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August 10, 2020
U.S. Cellular said it would begin testing a fixed wireless Internet service on its forthcoming millimeter wave (mmWave) 5G network in 2021.
Such an action represents a doubling down on fixed wireless, considering U.S. Cellular already has commercial fixed wireless offerings on its 4G LTE network.
"We think there is a significant opportunity there and you can expect to see that portion of the business continue to grow," Laurent Therivel said about fixed wireless access, during his company's earnings call, according to a Seeking Alpha transcript. Therivel took over from retiring CEO Ken Meyers in July.
Therivel explained that 5G initially will provide U.S. Cellular the ability to sell high-speed Internet and fixed wireless broadband and, in the future, wil l enable fancy offerings like autonomous cars, connected health and connected education.
Fixed wireless benefits
On fixed wireless specifically, Therivel explained that "it's a great way to monetize excess capacity. And so, where you have excess capacity on the LTE side, which is what we're monetizing today, we're seeing good revenue opportunities and there – and we're able to help customers and get customers connected in areas where maybe cable either doesn't address or has very limited presence."
He added that the offering is also helping U.S. Cellular gain phone customers as they increasingly buy both products together. "It's an attractive opportunity not just to grow that product line, but you're growing the business with it too," Therivel noted.
The company reported the addition of 12,000 postpaid phone customers during its most recent quarter, a development that, in part, led the Wall Street analysts at Raymond James to raise their stock price target on the company.
However, Therivel declined to provide details on U.S. Cellular's 5G fixed wireless plans in terms of the number of households it will cover and the speeds it will provide. U.S. Cellular acquired roughly $402 million worth of mmWave spectrum licenses across three recent FCC spectrum auctions.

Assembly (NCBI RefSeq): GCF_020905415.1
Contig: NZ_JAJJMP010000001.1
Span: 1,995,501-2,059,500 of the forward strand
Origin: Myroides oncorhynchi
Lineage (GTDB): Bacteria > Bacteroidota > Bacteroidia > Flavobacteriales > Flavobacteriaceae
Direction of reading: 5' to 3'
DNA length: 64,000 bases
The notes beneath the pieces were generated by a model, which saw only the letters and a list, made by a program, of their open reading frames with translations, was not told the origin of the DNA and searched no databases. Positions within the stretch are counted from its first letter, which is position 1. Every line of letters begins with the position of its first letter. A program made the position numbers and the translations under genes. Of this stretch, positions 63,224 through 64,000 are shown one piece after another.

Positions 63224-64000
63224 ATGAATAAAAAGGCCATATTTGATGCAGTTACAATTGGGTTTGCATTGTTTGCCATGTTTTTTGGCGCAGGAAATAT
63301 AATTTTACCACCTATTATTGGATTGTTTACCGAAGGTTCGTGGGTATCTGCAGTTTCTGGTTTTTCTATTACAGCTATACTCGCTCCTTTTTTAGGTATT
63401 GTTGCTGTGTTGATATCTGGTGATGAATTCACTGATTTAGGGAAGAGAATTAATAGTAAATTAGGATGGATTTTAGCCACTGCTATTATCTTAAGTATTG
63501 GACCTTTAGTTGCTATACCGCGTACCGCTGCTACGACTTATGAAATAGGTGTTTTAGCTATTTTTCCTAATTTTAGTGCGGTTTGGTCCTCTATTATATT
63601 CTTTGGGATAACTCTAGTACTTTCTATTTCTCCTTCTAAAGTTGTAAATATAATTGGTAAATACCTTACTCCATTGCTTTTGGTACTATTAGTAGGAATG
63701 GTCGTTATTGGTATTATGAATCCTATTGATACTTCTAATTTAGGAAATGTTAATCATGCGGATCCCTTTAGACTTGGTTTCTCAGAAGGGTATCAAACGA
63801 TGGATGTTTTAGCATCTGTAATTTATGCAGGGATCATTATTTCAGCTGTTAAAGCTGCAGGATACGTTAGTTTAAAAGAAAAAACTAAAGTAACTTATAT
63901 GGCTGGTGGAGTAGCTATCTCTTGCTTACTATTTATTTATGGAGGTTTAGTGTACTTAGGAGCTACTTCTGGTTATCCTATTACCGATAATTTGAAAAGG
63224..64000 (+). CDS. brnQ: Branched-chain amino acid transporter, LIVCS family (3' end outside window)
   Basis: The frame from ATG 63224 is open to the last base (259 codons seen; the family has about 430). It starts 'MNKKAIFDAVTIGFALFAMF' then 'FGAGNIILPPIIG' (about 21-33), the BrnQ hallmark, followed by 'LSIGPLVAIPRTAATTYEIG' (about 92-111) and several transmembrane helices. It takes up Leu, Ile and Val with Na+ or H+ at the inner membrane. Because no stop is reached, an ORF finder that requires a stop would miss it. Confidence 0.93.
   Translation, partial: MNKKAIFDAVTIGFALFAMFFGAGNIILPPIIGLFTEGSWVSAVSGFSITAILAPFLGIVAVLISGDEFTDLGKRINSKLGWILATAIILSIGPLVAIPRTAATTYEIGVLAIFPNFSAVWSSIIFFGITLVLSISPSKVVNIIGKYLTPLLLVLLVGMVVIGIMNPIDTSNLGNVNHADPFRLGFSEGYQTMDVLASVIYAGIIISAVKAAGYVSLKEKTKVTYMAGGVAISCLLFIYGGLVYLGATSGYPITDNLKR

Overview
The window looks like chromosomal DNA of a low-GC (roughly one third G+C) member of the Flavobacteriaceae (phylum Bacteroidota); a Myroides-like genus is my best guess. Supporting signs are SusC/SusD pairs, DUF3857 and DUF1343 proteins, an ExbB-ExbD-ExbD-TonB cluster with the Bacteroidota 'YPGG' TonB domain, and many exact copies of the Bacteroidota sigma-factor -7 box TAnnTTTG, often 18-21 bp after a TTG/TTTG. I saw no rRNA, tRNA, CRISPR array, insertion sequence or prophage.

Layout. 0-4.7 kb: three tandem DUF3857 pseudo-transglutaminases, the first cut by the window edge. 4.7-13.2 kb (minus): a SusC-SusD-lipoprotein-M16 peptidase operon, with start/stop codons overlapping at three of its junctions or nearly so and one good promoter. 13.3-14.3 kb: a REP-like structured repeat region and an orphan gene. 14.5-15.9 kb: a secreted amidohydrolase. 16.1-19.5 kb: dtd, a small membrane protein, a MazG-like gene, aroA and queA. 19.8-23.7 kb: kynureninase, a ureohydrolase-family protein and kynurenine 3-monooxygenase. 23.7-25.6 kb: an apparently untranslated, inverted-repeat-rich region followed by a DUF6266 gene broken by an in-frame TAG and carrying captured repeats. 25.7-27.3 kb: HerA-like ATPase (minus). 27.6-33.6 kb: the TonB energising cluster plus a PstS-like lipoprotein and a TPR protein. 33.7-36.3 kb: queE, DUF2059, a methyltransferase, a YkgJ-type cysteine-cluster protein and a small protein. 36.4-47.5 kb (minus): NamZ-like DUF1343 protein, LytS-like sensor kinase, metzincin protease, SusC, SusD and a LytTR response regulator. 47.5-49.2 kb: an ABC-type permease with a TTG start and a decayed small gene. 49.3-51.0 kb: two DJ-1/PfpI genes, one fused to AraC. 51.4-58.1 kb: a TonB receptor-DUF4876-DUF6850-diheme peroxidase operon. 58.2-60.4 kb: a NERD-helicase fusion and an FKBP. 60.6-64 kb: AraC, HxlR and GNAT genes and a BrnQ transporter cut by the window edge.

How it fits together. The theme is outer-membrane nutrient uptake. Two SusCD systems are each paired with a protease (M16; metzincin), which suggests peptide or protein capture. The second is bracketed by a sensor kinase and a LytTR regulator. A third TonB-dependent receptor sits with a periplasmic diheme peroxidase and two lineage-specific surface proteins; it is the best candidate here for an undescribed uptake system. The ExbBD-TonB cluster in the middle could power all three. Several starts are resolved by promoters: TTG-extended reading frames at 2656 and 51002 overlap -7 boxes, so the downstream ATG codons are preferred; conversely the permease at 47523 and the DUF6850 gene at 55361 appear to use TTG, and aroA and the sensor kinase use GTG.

U.S. Cellular today provides 25GB of high-speed fixed wireless data for $50 per month via its LTE network; after customers reach that allotment, their speeds are slowed to 2G speeds. The company doesn't provide any firm speed promises because the company said speeds "vary due to area, coverage, foliage, compression or the network management requirements."
Combating mmWave fixed wireless criticism
U.S. Cellular's plan to embrace fixed wireless on mmWave 5G is notable considering so far Verizon is the only US operator with significant plans to deploy fixed wireless services on mmWave spectrum. Although T-Mobile and AT&T both offer fixed wireless services, neither have explicit plans to do so on mmWave spectrum.
Further, Verizon's own mmWave fixed wireless plans have fallen under criticism. For example, after evaluating Verizon's mmWave network in Sacramento, California, the Wall Street analysts at MoffettNathanson in 2019 wrote that "earning an attractive return will be challenging, at best." However, the analysts subsequently warned cable operators over "creeping complacency" about the threat posed by fixed wireless offerings.
Most such criticism involves the relatively diminutive propagation characteristics of transmissions in mmWave spectrum compared with other spectrum bands.
Verizon has held off on a major fixed wireless buildout on its mmWave spectrum until it obtains more powerful chips from Qualcomm, which it expects in the second half of this year. In the meantime, the operator has begun offering fixed wireless services on its LTE network.
Verizon ultimately plans to cover roughly 30 million households with its mmWave fixed wireless offering or roughly 23% of the country.
U.S. Cellular and Verizon aren't the only operators investing in fixed wireless technology. CenturyLink, Shentel, Windstream, C Spire, Cable One and Midco, among others, also have plans to offer fixed wireless across a variety of spectrum bands, including potentially mmWave bands.
Editorial Director, 5G & Mobile Strategies, Light Reading
Based in Denver, Mike has covered the wireless industry as a journalist for almost two decades, first at RCR Wireless News and then at FierceWireless and recalls once writing a story about the transition from black and white to color screens on cell phones.
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